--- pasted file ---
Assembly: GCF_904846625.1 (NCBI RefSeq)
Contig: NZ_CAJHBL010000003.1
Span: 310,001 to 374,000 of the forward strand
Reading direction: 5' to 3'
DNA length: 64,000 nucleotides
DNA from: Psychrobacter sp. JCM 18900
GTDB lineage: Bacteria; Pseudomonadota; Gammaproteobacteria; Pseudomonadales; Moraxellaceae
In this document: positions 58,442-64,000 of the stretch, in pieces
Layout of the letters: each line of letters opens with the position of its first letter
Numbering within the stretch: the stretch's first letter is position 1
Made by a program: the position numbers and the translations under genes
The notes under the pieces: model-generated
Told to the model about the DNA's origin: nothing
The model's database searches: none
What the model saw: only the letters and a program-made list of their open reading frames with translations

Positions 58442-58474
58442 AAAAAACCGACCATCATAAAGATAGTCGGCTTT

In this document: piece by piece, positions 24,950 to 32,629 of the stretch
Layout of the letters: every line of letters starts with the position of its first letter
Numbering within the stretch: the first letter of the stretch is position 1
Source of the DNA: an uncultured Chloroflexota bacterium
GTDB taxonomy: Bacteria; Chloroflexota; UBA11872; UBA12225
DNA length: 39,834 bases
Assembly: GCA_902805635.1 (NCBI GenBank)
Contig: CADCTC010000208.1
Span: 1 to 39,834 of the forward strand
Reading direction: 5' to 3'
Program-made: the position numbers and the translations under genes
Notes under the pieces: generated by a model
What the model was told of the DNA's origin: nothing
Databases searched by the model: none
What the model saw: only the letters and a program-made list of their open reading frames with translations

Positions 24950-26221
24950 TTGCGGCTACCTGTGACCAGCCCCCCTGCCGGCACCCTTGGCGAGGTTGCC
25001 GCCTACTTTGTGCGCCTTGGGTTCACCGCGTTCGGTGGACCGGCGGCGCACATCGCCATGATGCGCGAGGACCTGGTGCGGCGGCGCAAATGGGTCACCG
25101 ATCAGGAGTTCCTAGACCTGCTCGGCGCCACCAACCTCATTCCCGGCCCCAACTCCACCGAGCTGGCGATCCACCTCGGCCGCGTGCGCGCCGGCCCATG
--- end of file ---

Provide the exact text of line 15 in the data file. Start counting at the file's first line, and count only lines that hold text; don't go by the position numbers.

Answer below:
What the model saw: only the letters and a program-made list of their open reading frames with translations